How Eric Prydz and a legendary club owner just made The Bronx an EDM hot spot

A massive, Swedish astronaut hologram above a crowd at Eric Prydz’s show. (Anthony Black)

Arguably the coolest dance show worldwide surfaced in The Bronx.

Dance music has always had a strong niche in Manhattan and downtown Brooklyn — but a new frontier has emerged in NYC thanks to a DJ legend, famed promoter, and a converted manure warehouse in the South Bronx.

Now much more sanitary, the New York Expo Center on the waterfront of industrial Hunts Point is a venue that attracted one of the most coveted acts in all of electronic dance music (EDM), a Swede by the name of Eric Prydz.

He didn’t just spin any ordinary techno set in The Bronx, though. Prydz debuted his record setting, holographic light show to North America for the very first time from Dec. 27-29.

 Titled HOLO, it caused this hidden gem of a venue to sell out three straight nights in just a matter of hours, attracting an audience from all 50 states, and countries worldwide. 

The show’s setup is quite elaborate, to say the least. Prydz’s stage was built within two ceiling-to-floor walls of light paneling that are so high tech they even resemble the facade of the Death Star. 

Those massive fixtures were only one portion of over 600 moving light fixtures spread throughout the large scale warehouse, according Eddie Dean, a New York Expo Center frequent tenant and owner of the event company DEG.

One of Prydz’s intergalactic holograms.
(Anthony Mooney)

“The building and production on this show is like nothing we’ve ever done,” Dean said, commending Prydz’s team for constantly being on a “high, serious, and detailed level” during the elaborate setup for HOLO.

Due to the massive scale and complex constructed needed, HOLO might have not even happened in New York if Dean hadn’t recently acquired the ex-fertilizer plant in an area without a dance club in miles. 

Dean, who owns the club Schimanski in Brooklyn and formerly world renowned Pacha in Manhattan,  stumbled upon The Bronx in an effort “to replace Manhattan,” specifically the Hudson River locked venue Pier 94—where Dean was instrumental in debuting the late and famed Avicii to NYC some years ago. 

Noting that Manhattan and much of Brooklyn are oversaturated club markets, Dean said he was tipped off to “check out The Bronx” for inspiration. 

He then found the waterfront Hunts Point property and began bringing acts such as Travis Scott and a Halloween show of fellow DJs Dimitri Vegas & Like Mike and others as way to “lay the ground work” that started migrating the dance scene uptown since 2017.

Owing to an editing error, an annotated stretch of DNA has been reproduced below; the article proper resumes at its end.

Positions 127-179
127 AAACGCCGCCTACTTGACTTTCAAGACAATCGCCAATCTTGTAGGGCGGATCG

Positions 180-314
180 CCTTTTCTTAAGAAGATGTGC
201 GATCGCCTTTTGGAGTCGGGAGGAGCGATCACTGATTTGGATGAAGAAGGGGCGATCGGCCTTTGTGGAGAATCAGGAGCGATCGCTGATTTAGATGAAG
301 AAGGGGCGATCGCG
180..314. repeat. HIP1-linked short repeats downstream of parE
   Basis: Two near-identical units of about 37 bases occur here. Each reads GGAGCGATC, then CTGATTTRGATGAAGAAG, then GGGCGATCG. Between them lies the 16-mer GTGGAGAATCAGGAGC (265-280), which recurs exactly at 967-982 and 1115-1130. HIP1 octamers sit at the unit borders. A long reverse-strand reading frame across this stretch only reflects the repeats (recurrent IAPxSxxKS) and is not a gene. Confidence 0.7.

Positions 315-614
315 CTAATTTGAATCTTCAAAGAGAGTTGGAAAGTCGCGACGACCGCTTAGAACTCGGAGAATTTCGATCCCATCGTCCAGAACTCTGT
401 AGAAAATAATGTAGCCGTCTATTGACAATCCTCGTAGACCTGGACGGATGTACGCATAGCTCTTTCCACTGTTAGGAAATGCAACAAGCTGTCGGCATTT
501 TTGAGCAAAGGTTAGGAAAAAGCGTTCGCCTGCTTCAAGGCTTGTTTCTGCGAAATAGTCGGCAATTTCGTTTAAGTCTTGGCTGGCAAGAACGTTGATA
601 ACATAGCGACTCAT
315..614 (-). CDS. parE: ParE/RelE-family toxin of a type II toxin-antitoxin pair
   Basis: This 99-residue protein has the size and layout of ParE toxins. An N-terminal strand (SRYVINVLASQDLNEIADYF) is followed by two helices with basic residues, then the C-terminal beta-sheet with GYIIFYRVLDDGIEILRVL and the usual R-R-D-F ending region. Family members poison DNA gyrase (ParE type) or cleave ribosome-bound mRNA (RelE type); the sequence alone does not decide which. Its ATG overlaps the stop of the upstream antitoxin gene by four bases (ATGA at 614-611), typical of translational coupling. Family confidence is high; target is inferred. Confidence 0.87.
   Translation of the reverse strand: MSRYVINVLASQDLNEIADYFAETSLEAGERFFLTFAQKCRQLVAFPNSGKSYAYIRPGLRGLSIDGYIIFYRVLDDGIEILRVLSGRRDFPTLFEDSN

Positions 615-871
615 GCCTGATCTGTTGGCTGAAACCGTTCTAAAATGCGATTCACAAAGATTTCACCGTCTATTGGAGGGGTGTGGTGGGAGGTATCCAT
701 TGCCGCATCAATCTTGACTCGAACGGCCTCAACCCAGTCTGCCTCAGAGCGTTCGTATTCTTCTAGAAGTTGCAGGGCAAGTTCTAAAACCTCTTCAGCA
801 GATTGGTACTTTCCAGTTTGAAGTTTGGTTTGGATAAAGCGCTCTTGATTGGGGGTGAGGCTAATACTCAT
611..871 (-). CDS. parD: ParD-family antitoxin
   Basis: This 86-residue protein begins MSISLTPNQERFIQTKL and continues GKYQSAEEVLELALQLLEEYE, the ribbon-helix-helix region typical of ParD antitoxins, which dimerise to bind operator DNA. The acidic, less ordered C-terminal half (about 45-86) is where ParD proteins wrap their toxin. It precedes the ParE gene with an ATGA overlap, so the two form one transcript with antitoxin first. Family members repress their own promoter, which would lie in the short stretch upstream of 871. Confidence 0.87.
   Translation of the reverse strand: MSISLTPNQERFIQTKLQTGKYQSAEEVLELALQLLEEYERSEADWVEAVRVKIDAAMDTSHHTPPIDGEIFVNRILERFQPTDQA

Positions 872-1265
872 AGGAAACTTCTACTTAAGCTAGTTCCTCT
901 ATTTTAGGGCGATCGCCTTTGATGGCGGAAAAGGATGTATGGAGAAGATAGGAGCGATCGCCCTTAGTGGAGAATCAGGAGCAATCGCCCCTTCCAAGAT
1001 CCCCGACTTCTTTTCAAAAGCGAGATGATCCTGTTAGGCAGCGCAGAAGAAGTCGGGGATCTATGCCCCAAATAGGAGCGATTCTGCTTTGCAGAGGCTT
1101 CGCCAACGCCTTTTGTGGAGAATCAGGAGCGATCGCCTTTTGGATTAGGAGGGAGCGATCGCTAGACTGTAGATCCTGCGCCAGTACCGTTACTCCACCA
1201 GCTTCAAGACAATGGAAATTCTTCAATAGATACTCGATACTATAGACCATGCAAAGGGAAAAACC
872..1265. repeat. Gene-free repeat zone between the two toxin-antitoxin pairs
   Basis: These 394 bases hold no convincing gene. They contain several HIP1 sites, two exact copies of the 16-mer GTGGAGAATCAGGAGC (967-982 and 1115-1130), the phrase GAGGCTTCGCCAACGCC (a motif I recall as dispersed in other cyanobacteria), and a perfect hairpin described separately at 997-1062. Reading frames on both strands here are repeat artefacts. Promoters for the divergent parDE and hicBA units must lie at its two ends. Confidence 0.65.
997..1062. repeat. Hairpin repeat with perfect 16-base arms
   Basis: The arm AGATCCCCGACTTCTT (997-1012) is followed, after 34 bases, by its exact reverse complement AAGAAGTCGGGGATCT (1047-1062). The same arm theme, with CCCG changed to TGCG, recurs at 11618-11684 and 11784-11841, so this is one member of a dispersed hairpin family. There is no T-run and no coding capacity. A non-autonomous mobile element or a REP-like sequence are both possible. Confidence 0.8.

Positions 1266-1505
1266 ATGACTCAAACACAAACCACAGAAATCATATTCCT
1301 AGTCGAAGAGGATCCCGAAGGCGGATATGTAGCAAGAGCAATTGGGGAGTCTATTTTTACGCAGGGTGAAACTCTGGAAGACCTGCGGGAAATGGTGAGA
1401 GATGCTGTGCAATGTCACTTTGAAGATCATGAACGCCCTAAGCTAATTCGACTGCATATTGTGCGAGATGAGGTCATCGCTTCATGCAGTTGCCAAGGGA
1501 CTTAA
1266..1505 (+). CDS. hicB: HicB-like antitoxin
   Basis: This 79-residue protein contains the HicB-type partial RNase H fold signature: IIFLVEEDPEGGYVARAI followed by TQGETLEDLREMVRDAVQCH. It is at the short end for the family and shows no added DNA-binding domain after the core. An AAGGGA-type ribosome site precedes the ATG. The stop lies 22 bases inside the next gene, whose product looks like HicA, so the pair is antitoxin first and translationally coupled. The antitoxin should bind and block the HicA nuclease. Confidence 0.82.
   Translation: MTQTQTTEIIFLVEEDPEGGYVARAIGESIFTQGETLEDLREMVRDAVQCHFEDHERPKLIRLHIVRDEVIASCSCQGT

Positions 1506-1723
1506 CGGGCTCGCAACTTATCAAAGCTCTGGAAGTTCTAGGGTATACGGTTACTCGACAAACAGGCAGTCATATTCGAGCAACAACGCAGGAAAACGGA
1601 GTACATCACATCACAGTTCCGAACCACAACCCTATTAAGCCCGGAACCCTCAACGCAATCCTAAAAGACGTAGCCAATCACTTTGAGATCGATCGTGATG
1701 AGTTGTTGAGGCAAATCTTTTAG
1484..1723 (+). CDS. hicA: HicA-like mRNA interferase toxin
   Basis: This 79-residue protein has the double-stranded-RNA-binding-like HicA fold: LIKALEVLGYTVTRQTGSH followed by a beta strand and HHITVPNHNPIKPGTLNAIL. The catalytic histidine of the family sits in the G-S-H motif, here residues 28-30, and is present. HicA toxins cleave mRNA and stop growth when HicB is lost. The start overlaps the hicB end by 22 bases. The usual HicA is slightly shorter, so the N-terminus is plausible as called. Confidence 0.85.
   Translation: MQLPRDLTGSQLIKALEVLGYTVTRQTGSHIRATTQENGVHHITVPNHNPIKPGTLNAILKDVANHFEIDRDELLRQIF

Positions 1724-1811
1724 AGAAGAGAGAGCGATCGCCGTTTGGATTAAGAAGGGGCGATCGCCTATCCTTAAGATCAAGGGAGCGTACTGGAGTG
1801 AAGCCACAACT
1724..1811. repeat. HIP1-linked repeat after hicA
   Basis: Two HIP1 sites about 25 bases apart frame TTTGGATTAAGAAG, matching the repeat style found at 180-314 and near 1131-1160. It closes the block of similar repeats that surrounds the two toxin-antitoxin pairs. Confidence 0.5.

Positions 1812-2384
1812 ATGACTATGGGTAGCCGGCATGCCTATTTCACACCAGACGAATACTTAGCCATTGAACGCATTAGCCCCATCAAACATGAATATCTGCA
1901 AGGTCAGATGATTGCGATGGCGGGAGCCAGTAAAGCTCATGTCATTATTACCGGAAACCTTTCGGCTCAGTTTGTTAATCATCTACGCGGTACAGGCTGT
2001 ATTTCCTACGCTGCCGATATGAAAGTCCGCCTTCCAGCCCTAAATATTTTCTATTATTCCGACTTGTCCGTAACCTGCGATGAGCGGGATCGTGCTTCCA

“That first show with Travis Scott was nerve racking,” Dean said.

Like Mike & Dimitri Vegas’ Nov. 2 show in The Bronx.
(Eric Cunningham)

Comparing the borough to that of Berlin and other Euro-dance hotspots, Dean said that The Bronx has an “underground feel” as a new frontier for dance and clubbing. 

“Eric and his team really embraced that,” Dean said while adding that the local community board even supported the venture. 

“The Bronx support has been great, we haven’t gotten any pushback,” he continued. “I think that’s a testament to the power of music.” 

Fast forward to the end of 2019 and this Bronx venue is the talk of the dance music world, especially after Prydz’s three straight nights of HOLO. 

“It can become a global music destination,” Dean said while recounting the high numbers of international tickets that were sold for Prydz. 

Meanwhile for the legendary act, these sold-out New York shows also capped a major milestone. 

It was three nights of unreleased music under Prydz’s three aliases, high energy, and an electric dance show in which the likes of NYC had not yet seen. 

Prydz didn’t say a word while on stage and hardly played any of his well known hits— yet captured a full audience with seamless transitions, hard (and I mean hard) kick-drums, and of course visuals that are like no other. 

Towards the show’s conclusion, Prydz did play some crowd favorites that literally brought the expo center to a fever pitch; specially when he spun his own magnum opus, Opus. 

Prydz has also openly admitted that he loses money on HOLO due to its construction, maintenance, and other costs but does the shows anyway as a massive thank you to his fans that literally came from as far as Alaska and Hawaii to see the DJ.

“He’s always one upping himself and his shows,” Dean said about Prydz.

Prior to the debut, Dean also said he wanted to see the three nights “go perfectly,” which from this reporter’s perspective they certainly did in fact. It was a stellar show that many will be seeing upon a hopeful return to the Big Apple.

The Bronx was buzzing, people were dancing, and that’s a continuing trend as another EDM powerhouse, the trio Above & Beyond rang in the New Year at the New York Expo Center. 

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